Czech perfumes copiedBy Madeleine France & Donna Sims
Czech perfumes copied
reproductions of rare figural stoppers imported
Rare Czech figural perfume stoppers have been reproduced since late 1996. Among the first reports of the new stoppers came from perfume specialists and dealers Madeleine France and Ken Leach.
In March 1997, France became suspicious when a number of the stoppers showed up at the New York Pier show and a New York "repro" shop at the same time. France phoned a Czechoslovakian importer friend, Source A, to see what he knew of the stoppers.
Source A told France, yes, in 1996 there were approximately 20 old molds found in the Czech Republic (formerly Czechoslovakia), 15 figural and 5 floral. He requested some samples made for his approval. The samples were accepted and an order was placed in January of 1997 for 1,000 stoppers in clear and color. Different bottles are also being made in color and clear. Source A told France that he will sell all of his stoppers and bottles as new.
France also tracked down a second importer, Source B who ordered 1,500 of the new stoppers at about the same time as Source A. Source B, however, is selling the new stoppers and bottles as old claiming they are "from the 1920s found in an attic" (Fig. 2). All of Source B's 1,500 stoppers and bottles are clear.
France sent a friend to purchase four samples of the new perfumes being sold as old for $250 each in a New York shop. These appear in Fig. 1. The label shown in Fig. 2 is from these pieces.
While France was running down her information, a second perfume dealer, Ken Leach, was also becoming suspicious of stoppers he was being offered. It began with a 1996 phone call from Prague. A picker who he has bought from over a number of years called Leach to say he had found a box of stoppers, "in the back room of an antique shop." When Leach examined the pieces in New York, he passed on them because of the lack of detail. In the spring of 1997, the Prague picker was back on the phone. This time he had found a source for the stoppers and would Leach like 1200! There were 20 styles--10 figural and 10 floral. Price was $100 each or all for $60,000. At that point Leach contacted France and discovered she also had concerns about Czech perfume stoppers based on her own experiences.
France shared her information, along with a cautionary letter from Leach, in the Spring 1997 Perfume Bottle Quarterly, the newsletter of the International Perfume Bottle Association. In the same issue, Donna Sims, the Quarterly editor, wrote and photographed a side by side comparison of three of the reproductions with their original counterparts: Chrysanthemum Woman, Harem Dancer and The Jitterbugs. Sims' photos and descriptions form the basis of this article. Those examples, show how to separate new from old.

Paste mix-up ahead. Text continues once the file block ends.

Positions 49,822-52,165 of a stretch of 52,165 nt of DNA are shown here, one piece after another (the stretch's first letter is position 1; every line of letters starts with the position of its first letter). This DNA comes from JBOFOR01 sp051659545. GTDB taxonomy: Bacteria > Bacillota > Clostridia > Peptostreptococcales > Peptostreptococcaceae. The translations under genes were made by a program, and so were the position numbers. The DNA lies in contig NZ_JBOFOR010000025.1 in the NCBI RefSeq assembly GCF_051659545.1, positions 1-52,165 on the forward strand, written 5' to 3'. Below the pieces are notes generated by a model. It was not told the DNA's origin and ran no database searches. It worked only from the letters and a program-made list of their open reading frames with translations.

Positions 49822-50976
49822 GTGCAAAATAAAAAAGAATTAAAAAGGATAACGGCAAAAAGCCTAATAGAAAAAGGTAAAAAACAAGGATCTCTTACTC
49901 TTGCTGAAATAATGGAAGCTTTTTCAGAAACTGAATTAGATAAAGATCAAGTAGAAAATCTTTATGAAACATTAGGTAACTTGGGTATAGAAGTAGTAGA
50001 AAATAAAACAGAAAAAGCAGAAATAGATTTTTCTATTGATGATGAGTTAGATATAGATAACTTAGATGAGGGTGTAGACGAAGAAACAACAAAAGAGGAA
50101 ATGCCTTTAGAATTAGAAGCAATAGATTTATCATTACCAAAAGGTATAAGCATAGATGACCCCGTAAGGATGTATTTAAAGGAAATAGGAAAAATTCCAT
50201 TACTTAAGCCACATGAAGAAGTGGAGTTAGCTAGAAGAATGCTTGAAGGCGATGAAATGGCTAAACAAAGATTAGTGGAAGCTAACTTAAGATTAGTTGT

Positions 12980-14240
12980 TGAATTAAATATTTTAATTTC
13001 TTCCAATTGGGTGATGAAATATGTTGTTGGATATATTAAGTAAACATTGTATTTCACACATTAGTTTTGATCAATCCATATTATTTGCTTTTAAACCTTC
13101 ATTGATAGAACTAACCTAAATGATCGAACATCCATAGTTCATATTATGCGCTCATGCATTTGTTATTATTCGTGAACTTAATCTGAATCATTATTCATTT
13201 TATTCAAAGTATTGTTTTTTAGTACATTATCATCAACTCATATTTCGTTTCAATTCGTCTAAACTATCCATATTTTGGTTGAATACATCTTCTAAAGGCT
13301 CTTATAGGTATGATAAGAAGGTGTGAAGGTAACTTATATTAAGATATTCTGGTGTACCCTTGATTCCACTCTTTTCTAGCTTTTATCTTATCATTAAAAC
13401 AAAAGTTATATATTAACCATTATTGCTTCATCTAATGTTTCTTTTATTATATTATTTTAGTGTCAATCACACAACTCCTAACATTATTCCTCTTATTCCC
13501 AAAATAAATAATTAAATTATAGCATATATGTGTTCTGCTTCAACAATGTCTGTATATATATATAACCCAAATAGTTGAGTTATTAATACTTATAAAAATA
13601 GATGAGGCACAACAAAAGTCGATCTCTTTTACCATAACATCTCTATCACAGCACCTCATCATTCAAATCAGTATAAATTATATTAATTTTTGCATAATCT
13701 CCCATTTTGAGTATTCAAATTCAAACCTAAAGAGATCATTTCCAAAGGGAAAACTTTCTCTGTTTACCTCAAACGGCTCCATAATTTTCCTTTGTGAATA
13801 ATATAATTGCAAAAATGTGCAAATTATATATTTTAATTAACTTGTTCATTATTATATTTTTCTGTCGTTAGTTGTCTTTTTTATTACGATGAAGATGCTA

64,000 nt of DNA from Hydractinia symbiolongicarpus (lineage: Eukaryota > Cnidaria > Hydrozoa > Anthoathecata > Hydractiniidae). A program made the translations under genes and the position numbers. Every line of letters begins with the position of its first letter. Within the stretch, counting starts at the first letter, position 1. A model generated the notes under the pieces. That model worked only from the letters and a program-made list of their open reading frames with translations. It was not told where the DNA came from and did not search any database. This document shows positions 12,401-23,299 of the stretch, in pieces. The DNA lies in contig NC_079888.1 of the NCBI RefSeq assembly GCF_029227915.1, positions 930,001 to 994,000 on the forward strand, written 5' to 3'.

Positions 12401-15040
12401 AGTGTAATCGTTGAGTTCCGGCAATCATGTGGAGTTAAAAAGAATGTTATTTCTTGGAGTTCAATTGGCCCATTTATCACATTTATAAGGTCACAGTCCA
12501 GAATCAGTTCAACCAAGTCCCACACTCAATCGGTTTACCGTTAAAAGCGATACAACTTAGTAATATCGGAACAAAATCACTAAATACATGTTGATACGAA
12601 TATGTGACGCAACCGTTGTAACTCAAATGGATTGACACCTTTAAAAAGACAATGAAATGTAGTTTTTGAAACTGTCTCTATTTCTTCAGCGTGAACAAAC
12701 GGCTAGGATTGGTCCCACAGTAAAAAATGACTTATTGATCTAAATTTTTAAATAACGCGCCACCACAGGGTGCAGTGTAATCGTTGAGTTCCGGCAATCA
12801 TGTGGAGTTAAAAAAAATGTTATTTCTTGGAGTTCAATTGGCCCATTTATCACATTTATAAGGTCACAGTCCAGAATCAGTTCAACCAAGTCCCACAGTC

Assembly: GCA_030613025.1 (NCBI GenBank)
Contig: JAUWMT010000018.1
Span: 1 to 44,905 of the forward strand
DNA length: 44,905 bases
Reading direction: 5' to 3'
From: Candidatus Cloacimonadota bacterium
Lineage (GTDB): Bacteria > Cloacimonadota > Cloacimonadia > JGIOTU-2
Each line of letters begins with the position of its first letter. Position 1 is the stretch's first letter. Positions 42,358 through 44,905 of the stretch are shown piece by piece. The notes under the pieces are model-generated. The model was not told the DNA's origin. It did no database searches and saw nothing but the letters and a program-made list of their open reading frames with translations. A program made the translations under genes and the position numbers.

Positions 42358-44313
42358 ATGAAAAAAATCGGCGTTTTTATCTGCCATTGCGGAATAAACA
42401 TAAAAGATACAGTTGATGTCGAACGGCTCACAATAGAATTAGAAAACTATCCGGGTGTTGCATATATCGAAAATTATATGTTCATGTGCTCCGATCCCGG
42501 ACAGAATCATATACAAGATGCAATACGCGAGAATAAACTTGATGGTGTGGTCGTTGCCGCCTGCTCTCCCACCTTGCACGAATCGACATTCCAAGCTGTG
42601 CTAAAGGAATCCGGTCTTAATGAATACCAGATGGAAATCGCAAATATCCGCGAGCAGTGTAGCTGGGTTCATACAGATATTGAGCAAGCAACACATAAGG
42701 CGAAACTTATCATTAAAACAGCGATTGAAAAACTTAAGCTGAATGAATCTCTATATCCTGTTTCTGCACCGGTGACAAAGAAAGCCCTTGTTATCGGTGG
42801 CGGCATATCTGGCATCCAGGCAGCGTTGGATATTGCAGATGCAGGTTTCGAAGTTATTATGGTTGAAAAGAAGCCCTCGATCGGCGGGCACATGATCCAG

Detecting the reproductions
In general, the main difference between the reproductions and originals is quality. You can compare quality by checking the details.
A good place to begin checking details on suspect stoppers is the dowel (see illustration, Fig. 3), the part of the stopper that fits into the bottle. Dowels of original stoppers are individually finished to fit the bottles they were paired with at the factory. They are almost always smooth with a matte finish created by grinding during the fitting process. This grinding many times leaves a series of rings around the circumference of original dowels which is easily seen under magnification. Bottoms of original dowels also generally have a nicely shaped bevel (Fig. 5).
Quality of reproduction dowels ranges from not-good to very poor. Some are plain shiny glass showing no grinding; others are frosted but from sandblasting, not from grinding. Most do not have a bevel at the bottom and have poorly shaped irregularly formed sides (Fig. 4).
All the original stoppers shown in this article have droppers; none of the reproductions have droppers. Keep in mind, though, that a dropper is not by itself a guarantee of age or quality. Not all original Czech perfumes came with droppers and some original droppers have been broken and ground off over the years.
Another general test is to compare the way the figures are frosted. Original figures were acid etched which almost always leaves a frosted surface with a smooth finish. It feels silky when you run your finger across it. Reproductions feel coarser perhaps due to using sandblasting rather than acid etching. The difference is readily apparent when new and old are side by side but may not be as obvious when examined separately.